The reason is actually prosaic: an employee in lenses looks more feminine and welcoming than strict ladies with glasses. The eyeglass ban tag (# 着 用 禁止) rocked Japanese social media after television coverage of the eyeglass ban in many companies.
Such initiatives seemed to people to be discrimination: no one limited men in their choice. After all, if there is such a problem, then the ban should apply to everyone.
Yumi Ishikawa, a Japanese actress who has already launched one of the petitions to equalize women's and men's rights, said that the issue of glasses is as dubious as the requirement for women to come to work in high heels.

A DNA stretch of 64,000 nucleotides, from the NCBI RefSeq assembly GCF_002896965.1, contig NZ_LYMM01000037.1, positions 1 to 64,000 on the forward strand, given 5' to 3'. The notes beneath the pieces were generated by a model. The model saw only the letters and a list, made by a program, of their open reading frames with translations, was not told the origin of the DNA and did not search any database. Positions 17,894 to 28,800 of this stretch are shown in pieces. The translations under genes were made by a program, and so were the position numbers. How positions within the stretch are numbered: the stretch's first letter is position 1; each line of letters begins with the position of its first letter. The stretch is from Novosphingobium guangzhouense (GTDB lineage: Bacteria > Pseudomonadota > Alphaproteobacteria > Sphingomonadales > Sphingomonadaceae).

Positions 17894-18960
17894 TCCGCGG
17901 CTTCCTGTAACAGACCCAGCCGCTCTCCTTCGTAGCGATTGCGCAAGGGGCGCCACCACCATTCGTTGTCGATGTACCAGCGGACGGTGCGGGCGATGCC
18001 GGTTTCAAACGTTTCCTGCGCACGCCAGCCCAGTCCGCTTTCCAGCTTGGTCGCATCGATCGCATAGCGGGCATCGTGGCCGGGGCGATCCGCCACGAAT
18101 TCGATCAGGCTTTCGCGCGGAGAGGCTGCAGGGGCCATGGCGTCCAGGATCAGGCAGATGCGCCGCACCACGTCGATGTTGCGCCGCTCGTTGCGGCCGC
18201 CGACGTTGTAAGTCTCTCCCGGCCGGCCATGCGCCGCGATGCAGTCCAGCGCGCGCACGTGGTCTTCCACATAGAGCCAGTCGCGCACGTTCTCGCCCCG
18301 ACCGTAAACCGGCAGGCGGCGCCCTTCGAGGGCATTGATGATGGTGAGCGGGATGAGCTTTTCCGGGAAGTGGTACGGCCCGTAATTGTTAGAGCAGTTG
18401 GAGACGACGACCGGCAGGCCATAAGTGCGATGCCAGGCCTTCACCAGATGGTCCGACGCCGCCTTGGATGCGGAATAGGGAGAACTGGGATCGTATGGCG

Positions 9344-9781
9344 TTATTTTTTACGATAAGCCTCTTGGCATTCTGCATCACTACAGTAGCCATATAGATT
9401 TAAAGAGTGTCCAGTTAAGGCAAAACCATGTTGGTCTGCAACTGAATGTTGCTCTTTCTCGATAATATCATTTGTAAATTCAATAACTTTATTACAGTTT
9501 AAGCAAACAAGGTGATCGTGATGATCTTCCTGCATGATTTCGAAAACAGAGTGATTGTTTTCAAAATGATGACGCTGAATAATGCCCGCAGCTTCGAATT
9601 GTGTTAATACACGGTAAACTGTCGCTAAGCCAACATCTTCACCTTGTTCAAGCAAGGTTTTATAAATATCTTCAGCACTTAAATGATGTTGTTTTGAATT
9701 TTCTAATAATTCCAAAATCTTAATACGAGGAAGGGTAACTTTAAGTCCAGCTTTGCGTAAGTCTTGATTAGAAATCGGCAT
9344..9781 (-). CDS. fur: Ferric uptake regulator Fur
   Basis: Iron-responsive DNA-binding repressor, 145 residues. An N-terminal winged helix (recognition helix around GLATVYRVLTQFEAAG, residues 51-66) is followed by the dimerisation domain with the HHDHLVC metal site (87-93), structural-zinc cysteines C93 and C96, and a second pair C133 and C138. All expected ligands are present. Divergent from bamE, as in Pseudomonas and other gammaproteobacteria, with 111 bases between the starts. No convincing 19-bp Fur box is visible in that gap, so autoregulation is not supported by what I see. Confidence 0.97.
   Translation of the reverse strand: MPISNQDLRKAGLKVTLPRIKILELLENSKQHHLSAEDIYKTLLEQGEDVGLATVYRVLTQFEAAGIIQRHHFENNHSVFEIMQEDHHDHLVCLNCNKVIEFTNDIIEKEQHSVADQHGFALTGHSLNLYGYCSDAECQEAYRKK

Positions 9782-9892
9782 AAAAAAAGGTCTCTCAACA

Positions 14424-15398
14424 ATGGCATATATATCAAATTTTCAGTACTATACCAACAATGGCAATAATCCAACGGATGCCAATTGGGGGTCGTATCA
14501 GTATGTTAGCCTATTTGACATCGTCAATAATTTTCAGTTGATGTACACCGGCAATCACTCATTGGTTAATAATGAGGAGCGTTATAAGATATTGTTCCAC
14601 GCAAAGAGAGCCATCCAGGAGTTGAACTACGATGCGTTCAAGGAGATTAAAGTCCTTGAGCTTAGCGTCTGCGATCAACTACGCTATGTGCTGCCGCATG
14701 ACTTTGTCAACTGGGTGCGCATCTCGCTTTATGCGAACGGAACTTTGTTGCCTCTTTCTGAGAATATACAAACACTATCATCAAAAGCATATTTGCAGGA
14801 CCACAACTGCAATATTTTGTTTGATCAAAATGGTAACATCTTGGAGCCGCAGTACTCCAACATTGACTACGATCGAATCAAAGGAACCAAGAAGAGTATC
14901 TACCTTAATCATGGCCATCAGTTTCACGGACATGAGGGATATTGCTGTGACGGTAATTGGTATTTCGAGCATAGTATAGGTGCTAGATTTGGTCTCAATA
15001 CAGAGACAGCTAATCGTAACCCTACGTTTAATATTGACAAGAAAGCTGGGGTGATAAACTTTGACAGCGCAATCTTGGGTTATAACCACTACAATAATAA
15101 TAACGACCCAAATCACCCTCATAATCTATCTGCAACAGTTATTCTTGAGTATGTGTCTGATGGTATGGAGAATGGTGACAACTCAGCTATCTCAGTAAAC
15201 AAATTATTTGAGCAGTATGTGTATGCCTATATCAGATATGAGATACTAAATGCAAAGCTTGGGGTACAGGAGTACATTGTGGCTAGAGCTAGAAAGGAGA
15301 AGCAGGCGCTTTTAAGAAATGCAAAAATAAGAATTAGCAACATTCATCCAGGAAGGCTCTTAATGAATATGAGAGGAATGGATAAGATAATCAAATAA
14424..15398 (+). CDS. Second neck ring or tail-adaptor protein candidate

However, despite the wave of indignation, there were also people who justify the practice of giving up glasses: in their opinion, glasses do not go well with traditional clothing. For example, a Twitter user said that because of working in a restaurant, she must wear a kimono - which means that glasses are not suitable for this form of clothing. Her employer insisted on the lenses, arguing that the glasses could fall into food. And to look at a guest through glass, in his opinion, is generally disrespectful.
In response to this argument, Twitter users began to send photos of famous personalities who somehow managed to combine glasses and traditional Japanese clothes. According to the BBC, labor officials in Japan say they know nothing about eyeglass bans.